• Black: not encrypted. Grey: used to denote conceptual relationships that are in directly programmed this wayThis holds anonymous information that cannot be related to identified users, but users can find the data that belongs to them, by decrypting the associations. The exception to this is the User entity. That is not encrypted  but contains identifieable information: the user name and the e-mail address. This is not encrypted because users need to be able to send a buddy connect request to other users. This information is not exposed through the web APIs. If the system gets hacked, an intruder would be able to fetch a list of names and phone numbers. This is not considered sensitive, as that is also available from public directories. 

User with buddies and goals


Various entities carry type stamps. A goal for instance has a creation time and an optional end time, an activity has a start and end time, etc. The convention is that all times are in UTC, except for activities. The design aims to support users that travel through different time zones. To enable that, the entities IntervalActivity and Activity carry a time zone. The start and end of day or week is thus time zone specific.

Cluster architecture

The cluster architecture of the system (both web traffic classification server and Yona server) is covered on a separate page.

Yona consists of 4 different services with different purposes:

  • App service – This is the sole point of contact for the app, providing all backing functions for it.
  • Analysis service – This service analyses the activities of the user and depending on the activity and the goals of the user creates entries in the activity log and/or sends messages to the user and their buddies. These activities are passed on to this service by either the Perl script on the Smoothwall server (in case of network activities) or the app service (in case of app activities)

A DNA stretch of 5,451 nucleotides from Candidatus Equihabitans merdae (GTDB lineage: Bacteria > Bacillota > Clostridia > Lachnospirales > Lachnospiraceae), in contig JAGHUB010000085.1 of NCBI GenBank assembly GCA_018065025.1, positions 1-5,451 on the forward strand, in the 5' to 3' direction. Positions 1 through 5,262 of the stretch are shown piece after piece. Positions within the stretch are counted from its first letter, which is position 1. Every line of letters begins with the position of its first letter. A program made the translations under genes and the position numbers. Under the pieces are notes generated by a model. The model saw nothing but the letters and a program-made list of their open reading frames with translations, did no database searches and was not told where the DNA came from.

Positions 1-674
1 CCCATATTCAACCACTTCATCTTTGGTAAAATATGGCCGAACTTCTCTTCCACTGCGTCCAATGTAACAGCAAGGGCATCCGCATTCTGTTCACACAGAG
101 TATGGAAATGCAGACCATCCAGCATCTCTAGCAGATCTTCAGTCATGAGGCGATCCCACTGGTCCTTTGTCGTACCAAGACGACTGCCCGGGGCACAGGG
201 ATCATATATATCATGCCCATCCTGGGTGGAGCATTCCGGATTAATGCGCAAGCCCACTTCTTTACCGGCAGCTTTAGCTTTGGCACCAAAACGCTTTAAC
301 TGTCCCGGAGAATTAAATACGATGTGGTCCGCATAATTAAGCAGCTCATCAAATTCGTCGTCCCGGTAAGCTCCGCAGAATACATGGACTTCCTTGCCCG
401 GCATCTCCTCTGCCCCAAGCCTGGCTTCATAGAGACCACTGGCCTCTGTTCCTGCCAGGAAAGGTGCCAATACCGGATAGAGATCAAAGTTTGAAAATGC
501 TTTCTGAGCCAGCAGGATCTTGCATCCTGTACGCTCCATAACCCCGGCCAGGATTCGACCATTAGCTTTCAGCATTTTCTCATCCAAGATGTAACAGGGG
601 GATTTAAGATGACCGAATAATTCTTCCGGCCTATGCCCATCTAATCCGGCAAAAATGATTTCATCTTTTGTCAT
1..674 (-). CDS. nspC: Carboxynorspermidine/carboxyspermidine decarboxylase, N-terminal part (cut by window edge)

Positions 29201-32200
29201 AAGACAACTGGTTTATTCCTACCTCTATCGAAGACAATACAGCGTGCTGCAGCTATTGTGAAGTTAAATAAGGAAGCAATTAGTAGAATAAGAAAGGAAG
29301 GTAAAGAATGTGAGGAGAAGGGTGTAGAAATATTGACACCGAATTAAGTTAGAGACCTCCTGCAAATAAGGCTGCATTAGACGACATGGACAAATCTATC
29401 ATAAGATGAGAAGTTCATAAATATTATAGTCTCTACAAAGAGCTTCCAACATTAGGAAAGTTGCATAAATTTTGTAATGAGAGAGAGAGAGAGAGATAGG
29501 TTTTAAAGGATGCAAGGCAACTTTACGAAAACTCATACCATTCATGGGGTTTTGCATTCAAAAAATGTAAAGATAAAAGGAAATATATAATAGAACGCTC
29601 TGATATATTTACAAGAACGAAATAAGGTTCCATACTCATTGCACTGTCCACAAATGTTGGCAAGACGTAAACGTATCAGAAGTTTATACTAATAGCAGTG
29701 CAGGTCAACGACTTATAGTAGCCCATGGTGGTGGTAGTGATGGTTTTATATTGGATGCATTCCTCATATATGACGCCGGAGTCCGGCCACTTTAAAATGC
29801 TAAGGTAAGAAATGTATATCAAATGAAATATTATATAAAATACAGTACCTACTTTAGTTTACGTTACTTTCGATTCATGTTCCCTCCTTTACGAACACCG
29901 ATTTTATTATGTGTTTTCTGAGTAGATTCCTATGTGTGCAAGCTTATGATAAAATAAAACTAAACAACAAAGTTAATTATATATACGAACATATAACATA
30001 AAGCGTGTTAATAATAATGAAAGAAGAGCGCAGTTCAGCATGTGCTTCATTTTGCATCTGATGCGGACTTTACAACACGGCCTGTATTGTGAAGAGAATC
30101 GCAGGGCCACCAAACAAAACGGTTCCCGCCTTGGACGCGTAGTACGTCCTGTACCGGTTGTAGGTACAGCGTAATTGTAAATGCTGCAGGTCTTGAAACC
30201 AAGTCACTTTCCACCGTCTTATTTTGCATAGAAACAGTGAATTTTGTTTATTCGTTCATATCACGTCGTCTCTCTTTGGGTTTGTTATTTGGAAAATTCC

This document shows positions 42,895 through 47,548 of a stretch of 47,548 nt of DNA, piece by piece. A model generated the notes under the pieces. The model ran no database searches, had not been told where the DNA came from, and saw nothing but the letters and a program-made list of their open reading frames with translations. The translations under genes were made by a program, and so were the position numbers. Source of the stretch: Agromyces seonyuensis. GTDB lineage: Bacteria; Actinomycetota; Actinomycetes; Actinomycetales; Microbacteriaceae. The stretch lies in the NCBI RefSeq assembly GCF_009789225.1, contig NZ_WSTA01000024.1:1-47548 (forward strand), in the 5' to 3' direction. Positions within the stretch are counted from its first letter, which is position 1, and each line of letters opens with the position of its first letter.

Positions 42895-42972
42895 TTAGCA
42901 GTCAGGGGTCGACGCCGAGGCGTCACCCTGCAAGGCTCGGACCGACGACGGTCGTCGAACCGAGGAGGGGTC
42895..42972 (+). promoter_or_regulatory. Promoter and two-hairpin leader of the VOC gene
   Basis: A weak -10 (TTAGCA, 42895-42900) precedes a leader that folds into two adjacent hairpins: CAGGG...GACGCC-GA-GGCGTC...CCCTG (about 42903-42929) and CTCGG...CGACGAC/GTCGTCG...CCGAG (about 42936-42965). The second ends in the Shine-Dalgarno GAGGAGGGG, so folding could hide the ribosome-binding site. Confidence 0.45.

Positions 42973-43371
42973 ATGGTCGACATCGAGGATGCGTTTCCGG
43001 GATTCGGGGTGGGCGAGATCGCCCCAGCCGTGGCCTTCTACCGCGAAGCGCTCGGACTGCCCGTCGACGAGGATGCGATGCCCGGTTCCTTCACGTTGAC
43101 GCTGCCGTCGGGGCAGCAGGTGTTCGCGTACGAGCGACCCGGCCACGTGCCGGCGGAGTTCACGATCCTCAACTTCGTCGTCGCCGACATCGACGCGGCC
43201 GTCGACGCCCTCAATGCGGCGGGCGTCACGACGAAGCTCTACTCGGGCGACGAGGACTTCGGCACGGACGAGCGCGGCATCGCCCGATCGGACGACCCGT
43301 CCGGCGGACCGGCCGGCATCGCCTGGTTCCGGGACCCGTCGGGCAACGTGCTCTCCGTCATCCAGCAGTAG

• Batch service – Runs scheduled tasks and longer running tasks. Longer running tasks can be triggered by the app service and the admin service.
  • Admin service – This is the point of contact for administrative access to Yona. This service exposes a rudimentary web UI.

The relationships between the services can be depicted as follows:

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All Yona services use the same database schema and they share a cache, synchronized through Hazelcast. Communication between the services (e.g. from the app service to the analysis service or the batch service) is always through HTTP.

To prevent concurrency issues, the requests of a single user cannot be spread over multiple instances of the analysis service. In case of a multinode cluster, we will need to have a load balancer in front of all services (to take care of load balancing and fail over) and in case of the analysis service, sticky sessions are needed. This is visualized in the below diagram:

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Note that the admin service talks to the batch service, so that should also be linked to the middle load balancer, but that's omitted from the diagram to prevent too much clutter.